You may be right; I don't really know about that. However, as a person *not* coming from a C++/Java background, I have not found anything (read: "not one single thing") problematic about this. It, in fact, seems natural to me. I always use '==' to test for equality, and 'is' to test for identity. I tell a lie, there is one unreasonable restriction with 'is'. class Foo {}; Foo af = new Foo; Foo bf = new Foo; int ai; int bi; char[] aa; char[] ba; if (af is bf) ... // ok if (ai is bi) ... // ok if (aa is bb) ... // ok if (af is bi) ... // fails if (af is aa) ... // fails if (ai is aa) ... // fails So what's so about wrong with trying to test the identity of native types with classes or arrays? This makes template writing a PITA. -- Derek Parnell Melbourne, Australia 30/04/2005 9:53:11 AM
Apr 29 2005
prev sibling next sibling parent Mike Parker <aldacron71 yahoo.com> writes:
d c++.com wrote:
 I'd like to make a prediction: the most common D pitfalls for people coming
from
 C/C++/Java will be:
 
 ========================================
 SomeClass obj = someFunc();
 
 if (obj!=null) {  // core dump here! when obj is actually null
 obj.doSomething()
 }
 ========================================
 
 This is such a common idiom in C/C++/Java that when you get a pointer/reference
 as a return value, you may want to check if it's null/NULL before making method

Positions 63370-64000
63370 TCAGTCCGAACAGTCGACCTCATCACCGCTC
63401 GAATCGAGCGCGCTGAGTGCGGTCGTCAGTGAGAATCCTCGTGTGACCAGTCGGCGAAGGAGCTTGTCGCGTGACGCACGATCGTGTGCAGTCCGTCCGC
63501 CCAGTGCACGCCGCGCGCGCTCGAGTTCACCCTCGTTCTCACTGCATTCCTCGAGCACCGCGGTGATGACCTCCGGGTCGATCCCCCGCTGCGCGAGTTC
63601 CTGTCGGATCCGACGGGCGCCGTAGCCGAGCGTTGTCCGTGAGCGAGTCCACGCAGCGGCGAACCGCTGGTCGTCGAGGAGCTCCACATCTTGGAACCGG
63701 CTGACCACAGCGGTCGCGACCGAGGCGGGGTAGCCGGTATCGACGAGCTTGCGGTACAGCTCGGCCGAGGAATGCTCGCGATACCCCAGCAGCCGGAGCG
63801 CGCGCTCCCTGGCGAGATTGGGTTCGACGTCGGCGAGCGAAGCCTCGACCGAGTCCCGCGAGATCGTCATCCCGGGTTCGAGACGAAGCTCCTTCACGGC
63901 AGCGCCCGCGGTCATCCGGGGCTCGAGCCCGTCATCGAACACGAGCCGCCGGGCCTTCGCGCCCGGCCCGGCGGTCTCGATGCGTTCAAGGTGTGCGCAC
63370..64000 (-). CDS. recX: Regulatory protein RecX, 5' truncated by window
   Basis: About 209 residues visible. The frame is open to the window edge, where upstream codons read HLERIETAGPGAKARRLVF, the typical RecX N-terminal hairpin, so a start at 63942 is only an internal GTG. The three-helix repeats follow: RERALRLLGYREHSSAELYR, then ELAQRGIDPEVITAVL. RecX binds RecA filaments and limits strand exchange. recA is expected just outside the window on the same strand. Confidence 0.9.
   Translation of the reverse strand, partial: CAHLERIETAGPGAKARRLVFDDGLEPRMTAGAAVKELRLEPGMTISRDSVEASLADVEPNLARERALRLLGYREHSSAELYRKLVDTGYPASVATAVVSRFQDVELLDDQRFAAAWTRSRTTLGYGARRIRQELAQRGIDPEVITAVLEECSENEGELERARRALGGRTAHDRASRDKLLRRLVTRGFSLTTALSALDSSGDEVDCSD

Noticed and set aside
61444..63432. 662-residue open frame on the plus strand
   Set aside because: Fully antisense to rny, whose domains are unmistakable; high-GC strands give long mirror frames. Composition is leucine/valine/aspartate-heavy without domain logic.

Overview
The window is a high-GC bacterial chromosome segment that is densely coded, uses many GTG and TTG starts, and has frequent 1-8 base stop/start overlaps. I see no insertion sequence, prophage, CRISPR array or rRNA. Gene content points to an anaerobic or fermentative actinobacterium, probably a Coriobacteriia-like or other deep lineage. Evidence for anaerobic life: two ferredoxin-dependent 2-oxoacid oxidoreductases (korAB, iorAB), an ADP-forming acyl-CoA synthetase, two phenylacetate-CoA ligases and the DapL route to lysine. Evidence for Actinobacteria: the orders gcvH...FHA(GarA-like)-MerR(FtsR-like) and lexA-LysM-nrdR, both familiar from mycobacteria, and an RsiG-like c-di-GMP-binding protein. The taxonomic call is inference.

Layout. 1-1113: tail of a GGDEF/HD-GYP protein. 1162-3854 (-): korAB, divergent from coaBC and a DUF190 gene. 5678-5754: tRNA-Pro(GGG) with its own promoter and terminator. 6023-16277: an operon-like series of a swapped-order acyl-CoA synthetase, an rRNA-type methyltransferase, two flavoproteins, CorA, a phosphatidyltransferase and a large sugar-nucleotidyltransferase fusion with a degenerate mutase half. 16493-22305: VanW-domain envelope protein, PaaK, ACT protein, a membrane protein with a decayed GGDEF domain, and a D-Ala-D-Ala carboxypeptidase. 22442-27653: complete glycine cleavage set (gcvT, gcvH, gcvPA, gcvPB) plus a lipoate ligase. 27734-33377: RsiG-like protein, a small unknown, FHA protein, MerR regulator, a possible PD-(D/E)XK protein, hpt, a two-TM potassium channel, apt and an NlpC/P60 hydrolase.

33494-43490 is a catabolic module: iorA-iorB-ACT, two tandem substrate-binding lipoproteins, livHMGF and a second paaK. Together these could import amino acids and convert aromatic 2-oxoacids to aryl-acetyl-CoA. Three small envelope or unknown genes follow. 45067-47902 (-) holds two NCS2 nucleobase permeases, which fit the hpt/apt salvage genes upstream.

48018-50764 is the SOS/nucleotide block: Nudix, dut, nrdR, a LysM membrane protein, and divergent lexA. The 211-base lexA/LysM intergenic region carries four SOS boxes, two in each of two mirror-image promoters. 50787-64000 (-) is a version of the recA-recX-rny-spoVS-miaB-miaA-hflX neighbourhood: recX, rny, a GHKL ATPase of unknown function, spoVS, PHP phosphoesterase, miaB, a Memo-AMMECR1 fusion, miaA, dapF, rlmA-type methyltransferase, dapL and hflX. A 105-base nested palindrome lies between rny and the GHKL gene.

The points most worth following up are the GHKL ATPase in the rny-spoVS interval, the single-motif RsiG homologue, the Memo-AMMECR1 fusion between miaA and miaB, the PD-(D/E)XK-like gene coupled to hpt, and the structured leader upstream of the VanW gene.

call on it.
 
 I simply don't understand why D change the semantics of "!=" and "==" from
 Java/C++/C, and re-invent such strange things like "==="/"is" to act as
identity
 testing; On the other hand, D is trying hard to attact people from Java/C++
 camp.
 
 I agree that we need two kinds of operators: one for identity, one for
equality.
 And testing for identity with null (obj==null) is much more common than testing
 for equality (a.equals(b)) in real code.  So why not just follow the
established
 convention? and why change such trivial things to incur such great danger as
 segfaults, and annoying your potential user?
 
 I will further predict that this will be the most cursed language (mis)feature
 when D become popular.  I for one curse it from now on!
 
 

I come from a C++/Java background, and have never had a problem with it. It's explained in the docs quite clearly, so I don't see what the problem is.
May 01 2005
prev sibling parent zwang <nehzgnaw gmail.com> writes:
Isn't it a common idiom to use the more succinct form "if(obj)doSomething();"
in C/C++?


d c++.com wrote:
 I'd like to make a prediction: the most common D pitfalls for people coming
from
 C/C++/Java will be:
 
 ========================================
 SomeClass obj = someFunc();
 
 if (obj!=null) {  // core dump here! when obj is actually null
 obj.doSomething()
 }
 ========================================
 
 This is such a common idiom in C/C++/Java that when you get a pointer/reference
 as a return value, you may want to check if it's null/NULL before making method
 call on it.
 
 I simply don't understand why D change the semantics of "!=" and "==" from
 Java/C++/C, and re-invent such strange things like "==="/"is" to act as
identity
 testing; On the other hand, D is trying hard to attact people from Java/C++
 camp.
 
 I agree that we need two kinds of operators: one for identity, one for
equality.
 And testing for identity with null (obj==null) is much more common than testing
 for equality (a.equals(b)) in real code.  So why not just follow the
established
 convention? and why change such trivial things to incur such great danger as
 segfaults, and annoying your potential user?
 
 I will further predict that this will be the most cursed language (mis)feature
 when D become popular.  I for one curse it from now on!
 
 

May 01 2005